Research chemists at U.S. Naval Research Laboratory (NRL) have developed and patented a transparent thermoplastic elastomer armor to lower weight, inherent in a lot of bullet-resistant glass, while maintaining superior ballistic homes.
Thermoplastic elastomers are soft, rubbery polymers converted by physical means, rather than a chemical process, to a solid. Subsequently, the solidification is reversible and allows harmed armor surface areas to be fixed ‘on-the-fly’ in the field.
” Heating the material above the softening point, around 100 degrees Celsius, melts the little crystallites, allowing the fracture surfaces to meld together and reform through diffusion,” stated Dr. Mike Roland, senior researcher, NRL Soft Matter Physics. “This can be achieved with a hot plate, akin to an iron, that molds the freshly forming surface into a smooth, flat sheet with minimal result on stability.”
Already, NRL researchers have evaluated the use of polymeric products as a coating to accomplish improved impact resistance of difficult substrates. Applying polyurea and polyisobutylene layers boost the ballistic performance of armor and helmets, and accomplish higher ballistic efficiency and mitigation of blast waves.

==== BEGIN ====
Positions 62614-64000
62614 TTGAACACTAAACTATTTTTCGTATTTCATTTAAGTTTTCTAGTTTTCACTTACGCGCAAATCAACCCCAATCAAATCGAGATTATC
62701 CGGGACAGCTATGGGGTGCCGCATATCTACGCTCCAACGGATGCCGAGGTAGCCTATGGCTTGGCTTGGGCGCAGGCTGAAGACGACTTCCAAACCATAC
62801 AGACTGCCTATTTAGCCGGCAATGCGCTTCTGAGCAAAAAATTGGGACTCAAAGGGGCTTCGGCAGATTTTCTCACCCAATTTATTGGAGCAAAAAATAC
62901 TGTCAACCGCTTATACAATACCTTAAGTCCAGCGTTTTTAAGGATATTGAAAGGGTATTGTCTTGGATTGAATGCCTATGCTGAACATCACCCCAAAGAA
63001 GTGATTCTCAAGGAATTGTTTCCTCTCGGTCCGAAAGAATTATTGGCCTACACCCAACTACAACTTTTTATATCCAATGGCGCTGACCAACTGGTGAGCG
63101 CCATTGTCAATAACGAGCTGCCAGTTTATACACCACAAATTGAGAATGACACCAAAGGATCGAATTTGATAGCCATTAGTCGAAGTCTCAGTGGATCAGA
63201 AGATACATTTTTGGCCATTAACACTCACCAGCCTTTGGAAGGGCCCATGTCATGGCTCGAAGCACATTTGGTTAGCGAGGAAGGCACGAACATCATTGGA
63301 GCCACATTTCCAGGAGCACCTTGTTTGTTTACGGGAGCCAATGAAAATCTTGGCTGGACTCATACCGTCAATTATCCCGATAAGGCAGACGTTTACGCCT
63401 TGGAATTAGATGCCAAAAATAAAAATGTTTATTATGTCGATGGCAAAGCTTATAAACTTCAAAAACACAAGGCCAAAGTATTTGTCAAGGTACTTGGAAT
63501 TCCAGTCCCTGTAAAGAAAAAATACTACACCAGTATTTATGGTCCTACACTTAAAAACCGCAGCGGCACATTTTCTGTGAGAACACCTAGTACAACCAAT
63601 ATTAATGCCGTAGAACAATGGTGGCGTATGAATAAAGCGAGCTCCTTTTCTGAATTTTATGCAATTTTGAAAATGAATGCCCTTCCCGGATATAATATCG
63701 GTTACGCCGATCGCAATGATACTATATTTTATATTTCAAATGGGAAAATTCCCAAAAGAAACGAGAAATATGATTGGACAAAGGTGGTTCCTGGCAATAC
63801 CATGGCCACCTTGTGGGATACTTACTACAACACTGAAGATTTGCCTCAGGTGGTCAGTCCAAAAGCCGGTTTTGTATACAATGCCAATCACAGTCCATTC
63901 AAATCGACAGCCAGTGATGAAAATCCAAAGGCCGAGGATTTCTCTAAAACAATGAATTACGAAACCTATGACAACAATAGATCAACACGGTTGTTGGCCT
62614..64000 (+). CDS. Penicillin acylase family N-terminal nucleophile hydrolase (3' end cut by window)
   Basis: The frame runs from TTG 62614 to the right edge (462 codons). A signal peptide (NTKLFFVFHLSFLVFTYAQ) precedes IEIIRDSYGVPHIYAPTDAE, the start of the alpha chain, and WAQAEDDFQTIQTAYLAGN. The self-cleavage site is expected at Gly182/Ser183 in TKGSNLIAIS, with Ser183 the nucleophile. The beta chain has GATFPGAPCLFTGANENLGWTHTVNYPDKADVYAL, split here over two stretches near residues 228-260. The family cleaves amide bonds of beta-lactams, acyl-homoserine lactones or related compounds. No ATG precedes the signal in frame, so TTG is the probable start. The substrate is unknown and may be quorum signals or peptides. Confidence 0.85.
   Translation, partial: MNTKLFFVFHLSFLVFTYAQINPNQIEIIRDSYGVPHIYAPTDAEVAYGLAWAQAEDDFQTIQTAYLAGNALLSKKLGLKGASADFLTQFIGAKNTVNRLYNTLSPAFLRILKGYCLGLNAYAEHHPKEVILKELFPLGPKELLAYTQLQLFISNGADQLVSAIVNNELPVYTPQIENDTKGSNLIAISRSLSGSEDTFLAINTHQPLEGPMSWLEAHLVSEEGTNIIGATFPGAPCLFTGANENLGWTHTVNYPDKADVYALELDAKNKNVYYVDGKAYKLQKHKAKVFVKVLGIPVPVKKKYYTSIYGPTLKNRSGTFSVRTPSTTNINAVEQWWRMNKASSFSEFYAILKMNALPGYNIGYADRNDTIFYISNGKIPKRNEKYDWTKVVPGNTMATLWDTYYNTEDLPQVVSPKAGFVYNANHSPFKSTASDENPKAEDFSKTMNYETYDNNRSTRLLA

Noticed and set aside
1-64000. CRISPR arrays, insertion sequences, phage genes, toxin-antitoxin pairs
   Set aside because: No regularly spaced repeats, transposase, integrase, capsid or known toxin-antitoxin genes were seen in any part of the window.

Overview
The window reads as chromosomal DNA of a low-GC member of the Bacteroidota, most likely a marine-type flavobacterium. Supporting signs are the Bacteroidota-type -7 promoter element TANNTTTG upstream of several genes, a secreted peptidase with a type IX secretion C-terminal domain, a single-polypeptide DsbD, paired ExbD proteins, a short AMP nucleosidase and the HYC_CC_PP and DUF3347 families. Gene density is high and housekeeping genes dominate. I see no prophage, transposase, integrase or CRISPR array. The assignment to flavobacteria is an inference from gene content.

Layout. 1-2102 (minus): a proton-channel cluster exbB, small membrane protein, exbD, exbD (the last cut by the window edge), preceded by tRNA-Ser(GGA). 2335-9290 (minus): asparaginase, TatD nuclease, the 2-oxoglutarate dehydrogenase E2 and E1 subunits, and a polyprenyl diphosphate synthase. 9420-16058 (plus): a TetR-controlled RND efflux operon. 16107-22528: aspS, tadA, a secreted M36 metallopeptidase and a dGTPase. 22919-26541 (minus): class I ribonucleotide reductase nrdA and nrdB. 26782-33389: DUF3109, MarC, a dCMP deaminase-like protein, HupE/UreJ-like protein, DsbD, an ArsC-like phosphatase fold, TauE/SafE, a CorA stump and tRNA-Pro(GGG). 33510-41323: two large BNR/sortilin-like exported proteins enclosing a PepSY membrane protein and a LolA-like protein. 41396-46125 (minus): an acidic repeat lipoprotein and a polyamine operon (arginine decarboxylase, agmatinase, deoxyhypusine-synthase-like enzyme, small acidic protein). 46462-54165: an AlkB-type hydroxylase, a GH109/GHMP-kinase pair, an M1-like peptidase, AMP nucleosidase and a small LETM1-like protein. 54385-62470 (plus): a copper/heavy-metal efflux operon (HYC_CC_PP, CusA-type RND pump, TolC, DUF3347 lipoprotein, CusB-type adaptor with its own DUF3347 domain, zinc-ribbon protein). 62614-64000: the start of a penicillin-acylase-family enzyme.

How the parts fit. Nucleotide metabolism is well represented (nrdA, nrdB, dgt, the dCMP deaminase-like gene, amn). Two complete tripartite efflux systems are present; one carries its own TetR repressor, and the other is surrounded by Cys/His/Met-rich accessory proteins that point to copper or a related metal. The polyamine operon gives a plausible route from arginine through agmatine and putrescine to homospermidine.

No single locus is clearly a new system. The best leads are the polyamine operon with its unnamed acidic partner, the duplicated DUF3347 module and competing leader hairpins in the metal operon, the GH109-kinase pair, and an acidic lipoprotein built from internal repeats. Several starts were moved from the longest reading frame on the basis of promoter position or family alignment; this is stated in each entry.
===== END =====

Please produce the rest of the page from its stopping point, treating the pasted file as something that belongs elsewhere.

By using a variation of employing thermoplastic elastomers, NRL scientists are able to recreate remarkable ballistic properties of polyurea and polyisobutylene coatings, with the added advantage of the product being transparent, lighter than standard bullet-resistant glass, and repairable.
“Because of the dissipative homes of the elastomer, the damage due to a projectile strike is restricted to the effect locus. This implies that the affect on presence is practically inconsequential, and multi-hit protection is achieved,” Roland said.